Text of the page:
And none of this touches on the basic fact that regardless of whether or not we love our bodies, and regardless of whether or not anyone finds us beautiful or fuckable - we deserve to exist with dignity and safety. We deserve the right to fully participate in society. We deserve the right to explore and live up to our potential should we choose to and we deserve whatever accommodations would enable us to do so. We deserve care. Our inherent value as human beings is inviolable and fully separate from whatever anybody thinks about the size or shape of our bodies.
It is important to remember that the social and mental abuse we are subjected to is a tool of the oppression and exploitation we face, not the other way around. We are made to feel like shit about ourselves, and others are made to see us as shit, because it serves systems that benefit from being able to control us and profit from our self-loathing. Freeing our minds frees us only so much as it can provide the clarity we need to be able to focus on and fight the systems that our mental conditioning had previously prevented us from seeing. But it doesn’t do the work for us.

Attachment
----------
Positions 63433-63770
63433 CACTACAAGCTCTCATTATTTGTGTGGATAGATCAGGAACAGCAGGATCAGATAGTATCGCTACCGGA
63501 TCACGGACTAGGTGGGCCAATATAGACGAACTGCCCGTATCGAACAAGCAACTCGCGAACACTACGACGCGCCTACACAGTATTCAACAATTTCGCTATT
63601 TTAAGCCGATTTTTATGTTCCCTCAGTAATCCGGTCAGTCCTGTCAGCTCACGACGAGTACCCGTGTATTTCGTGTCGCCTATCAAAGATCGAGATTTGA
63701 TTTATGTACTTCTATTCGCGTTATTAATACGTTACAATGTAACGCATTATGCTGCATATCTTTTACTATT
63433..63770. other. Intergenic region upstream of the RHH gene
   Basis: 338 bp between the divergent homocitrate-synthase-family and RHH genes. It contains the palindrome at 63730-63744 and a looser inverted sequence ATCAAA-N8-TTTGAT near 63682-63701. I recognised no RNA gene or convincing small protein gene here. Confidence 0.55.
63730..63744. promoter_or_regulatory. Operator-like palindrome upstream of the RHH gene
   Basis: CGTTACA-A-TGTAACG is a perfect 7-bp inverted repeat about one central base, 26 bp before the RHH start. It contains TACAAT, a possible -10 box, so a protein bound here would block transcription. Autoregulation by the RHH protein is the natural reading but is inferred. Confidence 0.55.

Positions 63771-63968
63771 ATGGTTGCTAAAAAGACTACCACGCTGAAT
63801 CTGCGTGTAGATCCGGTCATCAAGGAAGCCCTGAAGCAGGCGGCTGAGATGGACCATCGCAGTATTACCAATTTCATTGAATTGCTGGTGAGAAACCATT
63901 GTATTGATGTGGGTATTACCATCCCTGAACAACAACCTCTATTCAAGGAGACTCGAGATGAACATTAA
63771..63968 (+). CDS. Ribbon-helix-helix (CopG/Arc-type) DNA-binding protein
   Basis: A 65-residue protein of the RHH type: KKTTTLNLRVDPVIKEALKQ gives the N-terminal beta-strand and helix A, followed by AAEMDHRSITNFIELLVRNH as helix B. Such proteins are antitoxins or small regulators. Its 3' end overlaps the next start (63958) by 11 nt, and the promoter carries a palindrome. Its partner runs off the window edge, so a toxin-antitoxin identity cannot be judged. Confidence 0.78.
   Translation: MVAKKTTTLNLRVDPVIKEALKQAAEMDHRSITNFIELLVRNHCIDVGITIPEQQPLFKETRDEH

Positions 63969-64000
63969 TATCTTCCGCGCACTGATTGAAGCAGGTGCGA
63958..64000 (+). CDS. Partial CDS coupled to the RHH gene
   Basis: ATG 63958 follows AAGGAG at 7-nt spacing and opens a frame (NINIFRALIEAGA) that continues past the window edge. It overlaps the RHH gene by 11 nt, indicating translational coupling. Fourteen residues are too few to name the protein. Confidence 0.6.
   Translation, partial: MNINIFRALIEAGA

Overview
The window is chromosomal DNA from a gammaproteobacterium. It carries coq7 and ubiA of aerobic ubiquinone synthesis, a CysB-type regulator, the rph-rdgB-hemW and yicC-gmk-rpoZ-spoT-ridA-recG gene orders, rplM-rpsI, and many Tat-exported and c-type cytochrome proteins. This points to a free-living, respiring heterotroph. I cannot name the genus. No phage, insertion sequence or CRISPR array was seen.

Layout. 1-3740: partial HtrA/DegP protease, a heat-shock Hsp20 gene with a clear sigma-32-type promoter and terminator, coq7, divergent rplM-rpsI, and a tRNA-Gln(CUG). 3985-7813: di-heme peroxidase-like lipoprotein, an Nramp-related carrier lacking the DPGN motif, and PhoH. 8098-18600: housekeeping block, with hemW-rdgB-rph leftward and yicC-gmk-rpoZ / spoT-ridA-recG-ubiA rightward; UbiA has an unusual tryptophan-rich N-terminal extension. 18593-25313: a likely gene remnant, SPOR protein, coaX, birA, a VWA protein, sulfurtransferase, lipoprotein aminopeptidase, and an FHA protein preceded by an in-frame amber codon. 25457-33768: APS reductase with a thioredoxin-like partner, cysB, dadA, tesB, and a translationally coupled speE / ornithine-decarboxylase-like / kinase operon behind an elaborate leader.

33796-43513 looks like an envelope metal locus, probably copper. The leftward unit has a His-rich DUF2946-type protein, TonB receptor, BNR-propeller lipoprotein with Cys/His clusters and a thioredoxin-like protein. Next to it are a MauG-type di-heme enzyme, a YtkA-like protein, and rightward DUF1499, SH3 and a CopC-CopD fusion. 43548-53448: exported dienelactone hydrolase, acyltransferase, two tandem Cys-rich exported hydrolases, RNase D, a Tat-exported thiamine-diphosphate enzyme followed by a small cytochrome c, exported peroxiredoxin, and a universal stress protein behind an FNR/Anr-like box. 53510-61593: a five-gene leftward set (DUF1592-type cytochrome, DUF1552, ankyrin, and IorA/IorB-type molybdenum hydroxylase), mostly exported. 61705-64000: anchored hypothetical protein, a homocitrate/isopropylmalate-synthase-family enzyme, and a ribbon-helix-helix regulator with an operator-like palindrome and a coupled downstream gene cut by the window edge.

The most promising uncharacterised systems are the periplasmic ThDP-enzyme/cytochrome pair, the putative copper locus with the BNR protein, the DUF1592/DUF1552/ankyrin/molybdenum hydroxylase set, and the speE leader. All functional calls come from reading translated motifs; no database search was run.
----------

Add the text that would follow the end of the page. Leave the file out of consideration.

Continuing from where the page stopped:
If your journey to freedom begins and ends with how you see yourself, then you are either a) operating from a place of privilege that allows you to feel insulated from the bulk of the actual systemic oppression that fat hate has or b) only as free as you’ve been conditioned to think is possible.